How to Use Descriptive Language to Make Your Writing Memorable

Posted on March 14, 2014

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ImageMy wife always calls right before I get home from work with a list of items to pick up at the store. I know by now that no matter how many times I repeat the list over in my head I will forget the flour or the eggs, so I always ask her to text me the list. Still I have to check my phone for each item while I’m shopping. It seems like our minds just aren’t designed to remember facts and figures. For example, study the list below:

  1. Butter
  2. Milk
  3. Flour
  4. Eggs
  5. Cheese
  6. Beef Jerky
  7. Bottled Water
  8. Toilet Paper
  9. Vinegar
  10. Salt

One hour from now, you won’t remember the list; but what if I told you a story?

The first thing that Todd noticed when he entered the house was his favorite recliner. Right in the middle of the beige cushion lay a half-melted stick of butter. It had a greasy sheen from sitting out all day. A dark stain spread over the suede fabric like an oil slick. Great, he thought, now it was going to smell like one of the chairs from the movie theater.

If I went on to incorporate all ten items on the list into the story, it would be easy to recall the story and pluck out each item.

            The reason this works is because we have created a sensory experience around the items on the list. It is the descriptive language that actually creates an experience in our minds. Studies have shown that when a person reads about doing an action, not only does the area of the brain that deals with language activate, so does the area associated with the action. If writing is descriptive, our brains can’t distinguish between actually experiencing an event and just reading about it. A written account of smelling a dozen roses that describes the colors, smells and textures will stimulate the same brain activity as if you really held a dozen roses in your hands.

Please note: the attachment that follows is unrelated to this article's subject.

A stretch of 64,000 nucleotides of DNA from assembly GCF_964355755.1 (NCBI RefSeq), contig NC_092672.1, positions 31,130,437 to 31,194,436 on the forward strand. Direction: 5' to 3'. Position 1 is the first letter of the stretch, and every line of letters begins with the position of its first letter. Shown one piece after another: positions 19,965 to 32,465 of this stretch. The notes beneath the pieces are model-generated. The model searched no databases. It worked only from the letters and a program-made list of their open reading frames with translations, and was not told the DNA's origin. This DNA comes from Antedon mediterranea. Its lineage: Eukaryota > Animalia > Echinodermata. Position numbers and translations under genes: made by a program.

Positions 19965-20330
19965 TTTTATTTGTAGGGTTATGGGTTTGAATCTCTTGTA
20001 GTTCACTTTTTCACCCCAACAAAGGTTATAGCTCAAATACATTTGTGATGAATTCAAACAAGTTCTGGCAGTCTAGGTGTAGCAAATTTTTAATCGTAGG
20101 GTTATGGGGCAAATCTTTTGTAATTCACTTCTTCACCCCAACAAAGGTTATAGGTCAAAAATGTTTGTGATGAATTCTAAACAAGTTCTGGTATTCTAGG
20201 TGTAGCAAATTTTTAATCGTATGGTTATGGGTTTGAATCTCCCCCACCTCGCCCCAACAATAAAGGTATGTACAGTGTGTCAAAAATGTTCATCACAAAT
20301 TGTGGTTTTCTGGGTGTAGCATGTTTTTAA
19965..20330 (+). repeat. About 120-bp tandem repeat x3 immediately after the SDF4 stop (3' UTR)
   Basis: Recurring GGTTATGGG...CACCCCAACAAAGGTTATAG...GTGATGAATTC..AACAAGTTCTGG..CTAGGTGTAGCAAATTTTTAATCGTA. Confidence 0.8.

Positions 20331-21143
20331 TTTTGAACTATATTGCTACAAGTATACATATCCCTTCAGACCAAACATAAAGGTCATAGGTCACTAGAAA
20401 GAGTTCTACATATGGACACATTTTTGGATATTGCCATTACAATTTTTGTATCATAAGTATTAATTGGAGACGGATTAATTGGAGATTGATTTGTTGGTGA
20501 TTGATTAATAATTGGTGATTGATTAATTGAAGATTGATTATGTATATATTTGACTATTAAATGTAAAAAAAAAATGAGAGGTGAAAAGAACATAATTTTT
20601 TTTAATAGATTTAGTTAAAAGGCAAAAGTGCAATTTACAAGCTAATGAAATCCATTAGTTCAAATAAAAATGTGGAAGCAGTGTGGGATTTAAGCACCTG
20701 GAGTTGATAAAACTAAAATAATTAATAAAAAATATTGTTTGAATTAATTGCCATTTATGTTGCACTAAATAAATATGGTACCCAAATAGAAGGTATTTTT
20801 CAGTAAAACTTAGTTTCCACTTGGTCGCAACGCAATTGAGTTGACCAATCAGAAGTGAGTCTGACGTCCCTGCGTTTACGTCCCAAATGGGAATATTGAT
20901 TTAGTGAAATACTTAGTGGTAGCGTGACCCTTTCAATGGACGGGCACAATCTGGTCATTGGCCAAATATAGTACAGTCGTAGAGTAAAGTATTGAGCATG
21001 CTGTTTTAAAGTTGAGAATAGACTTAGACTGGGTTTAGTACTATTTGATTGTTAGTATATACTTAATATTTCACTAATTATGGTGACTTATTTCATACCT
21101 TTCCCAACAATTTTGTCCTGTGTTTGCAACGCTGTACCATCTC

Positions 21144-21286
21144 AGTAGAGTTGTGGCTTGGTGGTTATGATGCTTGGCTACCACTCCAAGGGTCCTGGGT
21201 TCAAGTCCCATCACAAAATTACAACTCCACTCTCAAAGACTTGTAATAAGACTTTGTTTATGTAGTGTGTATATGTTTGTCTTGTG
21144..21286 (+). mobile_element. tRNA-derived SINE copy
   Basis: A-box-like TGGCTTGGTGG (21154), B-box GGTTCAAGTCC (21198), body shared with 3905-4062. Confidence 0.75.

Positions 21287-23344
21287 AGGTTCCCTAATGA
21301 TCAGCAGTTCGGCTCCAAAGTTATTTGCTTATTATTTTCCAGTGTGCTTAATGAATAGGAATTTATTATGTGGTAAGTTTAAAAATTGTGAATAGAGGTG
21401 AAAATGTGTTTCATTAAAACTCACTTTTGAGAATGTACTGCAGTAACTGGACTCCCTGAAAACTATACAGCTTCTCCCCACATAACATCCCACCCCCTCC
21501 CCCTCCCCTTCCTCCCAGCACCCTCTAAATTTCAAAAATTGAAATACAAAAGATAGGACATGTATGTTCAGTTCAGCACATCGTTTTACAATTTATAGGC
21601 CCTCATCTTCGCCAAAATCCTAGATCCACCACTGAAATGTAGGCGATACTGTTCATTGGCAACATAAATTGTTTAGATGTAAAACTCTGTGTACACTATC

As writers, we need to take advantage of this phenomenon. With the words we write, we can create experiences in our readers’ minds that their brains can’t distinguish from reality. Readers won’t remember the information that you tell them; they will remember the experiences that you give them. Anchor what you want your readers to remember to a sensory experience. If it is a building, what were the odors, the textures, the ambient noises within the building? If it is a person, what did he feel when they met, what did her perfume smell like, what flavor lip-gloss was she wearing when they first kissed? Each of us wants our words to be remembered; if we didn’t, we wouldn’t put them on paper.

            As an exercise, expand each of the following sentences into a full paragraph. Make sure to use all five senses in your descriptions.

            It was love at first sight.

            He was afraid of the dark.

            The pizza was amazing.

 

Write well, write often and write to be remembered. 

Scott Hoenstine, Writer and Editor, Asta Publications

http://www.astapublications.com

Asta Publications has a long history of helping writers tell their stories and get published. Since 2004, Asta Publications has helped hundreds of authors bring their book concepts to life and we are ready to help you too! Our dedication to our authors is unmatched. We deliver first-class products and services that are accurate, high quality, and exceed our authors’ expectations.

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Posted in: Publishing